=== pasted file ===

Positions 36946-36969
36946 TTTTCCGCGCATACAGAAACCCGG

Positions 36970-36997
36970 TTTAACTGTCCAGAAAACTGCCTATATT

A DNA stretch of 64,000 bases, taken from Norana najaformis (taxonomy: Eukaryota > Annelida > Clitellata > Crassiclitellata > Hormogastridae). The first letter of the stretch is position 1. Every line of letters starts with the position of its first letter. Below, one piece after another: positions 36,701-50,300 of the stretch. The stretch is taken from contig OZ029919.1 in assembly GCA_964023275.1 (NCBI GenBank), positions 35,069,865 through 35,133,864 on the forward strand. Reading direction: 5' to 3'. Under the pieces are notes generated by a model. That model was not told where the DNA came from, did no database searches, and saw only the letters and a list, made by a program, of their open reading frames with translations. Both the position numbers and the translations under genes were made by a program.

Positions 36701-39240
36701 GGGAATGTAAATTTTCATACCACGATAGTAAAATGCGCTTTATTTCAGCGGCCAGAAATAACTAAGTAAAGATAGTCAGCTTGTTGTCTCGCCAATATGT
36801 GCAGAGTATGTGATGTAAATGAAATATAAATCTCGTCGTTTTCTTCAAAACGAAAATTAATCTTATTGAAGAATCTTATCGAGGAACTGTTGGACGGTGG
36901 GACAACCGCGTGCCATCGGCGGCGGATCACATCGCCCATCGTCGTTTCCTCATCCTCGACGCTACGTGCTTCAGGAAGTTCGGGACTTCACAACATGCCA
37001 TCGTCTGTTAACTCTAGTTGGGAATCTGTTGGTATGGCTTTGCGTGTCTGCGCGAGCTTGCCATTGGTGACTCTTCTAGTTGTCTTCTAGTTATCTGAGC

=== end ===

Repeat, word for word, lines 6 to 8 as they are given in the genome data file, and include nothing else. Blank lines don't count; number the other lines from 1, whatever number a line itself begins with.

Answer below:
Positions 36701-39240
36701 GGGAATGTAAATTTTCATACCACGATAGTAAAATGCGCTTTATTTCAGCGGCCAGAAATAACTAAGTAAAGATAGTCAGCTTGTTGTCTCGCCAATATGT
36801 GCAGAGTATGTGATGTAAATGAAATATAAATCTCGTCGTTTTCTTCAAAACGAAAATTAATCTTATTGAAGAATCTTATCGAGGAACTGTTGGACGGTGG